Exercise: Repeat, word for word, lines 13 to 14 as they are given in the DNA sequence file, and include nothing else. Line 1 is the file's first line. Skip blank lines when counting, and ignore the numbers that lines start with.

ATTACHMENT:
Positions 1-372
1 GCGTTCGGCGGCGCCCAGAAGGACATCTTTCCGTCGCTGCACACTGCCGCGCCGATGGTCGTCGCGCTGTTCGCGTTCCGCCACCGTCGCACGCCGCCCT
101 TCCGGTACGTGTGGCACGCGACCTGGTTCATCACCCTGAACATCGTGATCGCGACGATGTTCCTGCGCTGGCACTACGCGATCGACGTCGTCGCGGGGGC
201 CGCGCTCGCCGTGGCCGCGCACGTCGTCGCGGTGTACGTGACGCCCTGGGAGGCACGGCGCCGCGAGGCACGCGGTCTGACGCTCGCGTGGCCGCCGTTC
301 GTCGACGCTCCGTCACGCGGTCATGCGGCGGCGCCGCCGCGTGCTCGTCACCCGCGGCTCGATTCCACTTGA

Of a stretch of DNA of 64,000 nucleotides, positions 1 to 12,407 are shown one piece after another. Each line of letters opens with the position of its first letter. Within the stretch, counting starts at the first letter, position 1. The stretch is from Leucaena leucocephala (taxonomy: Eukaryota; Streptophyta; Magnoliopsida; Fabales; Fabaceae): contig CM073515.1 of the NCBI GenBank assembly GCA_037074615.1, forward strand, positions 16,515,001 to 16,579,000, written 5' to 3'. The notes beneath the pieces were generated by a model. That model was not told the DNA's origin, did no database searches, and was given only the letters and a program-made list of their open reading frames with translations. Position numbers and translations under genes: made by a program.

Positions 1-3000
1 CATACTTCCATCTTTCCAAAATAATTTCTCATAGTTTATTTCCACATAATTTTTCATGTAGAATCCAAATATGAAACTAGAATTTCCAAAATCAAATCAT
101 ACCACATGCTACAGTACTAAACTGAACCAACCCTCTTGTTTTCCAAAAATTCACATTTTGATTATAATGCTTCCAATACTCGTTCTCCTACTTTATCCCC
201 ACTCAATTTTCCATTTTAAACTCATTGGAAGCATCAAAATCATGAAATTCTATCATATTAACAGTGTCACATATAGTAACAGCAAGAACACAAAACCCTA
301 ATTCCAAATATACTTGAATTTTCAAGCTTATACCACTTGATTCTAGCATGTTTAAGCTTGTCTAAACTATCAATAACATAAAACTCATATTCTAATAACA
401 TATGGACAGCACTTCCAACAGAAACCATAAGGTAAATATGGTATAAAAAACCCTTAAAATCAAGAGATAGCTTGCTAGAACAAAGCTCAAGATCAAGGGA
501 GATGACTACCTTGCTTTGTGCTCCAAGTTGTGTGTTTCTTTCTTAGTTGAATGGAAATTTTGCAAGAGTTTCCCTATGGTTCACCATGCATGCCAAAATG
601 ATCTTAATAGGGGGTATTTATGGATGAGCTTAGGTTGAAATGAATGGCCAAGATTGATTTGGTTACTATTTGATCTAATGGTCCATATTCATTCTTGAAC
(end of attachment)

501 GATGACTACCTTGCTTTGTGCTCCAAGTTGTGTGTTTCTTTCTTAGTTGAATGGAAATTTTGCAAGAGTTTCCCTATGGTTCACCATGCATGCCAAAATG
601 ATCTTAATAGGGGGTATTTATGGATGAGCTTAGGTTGAAATGAATGGCCAAGATTGATTTGGTTACTATTTGATCTAATGGTCCATATTCATTCTTGAAC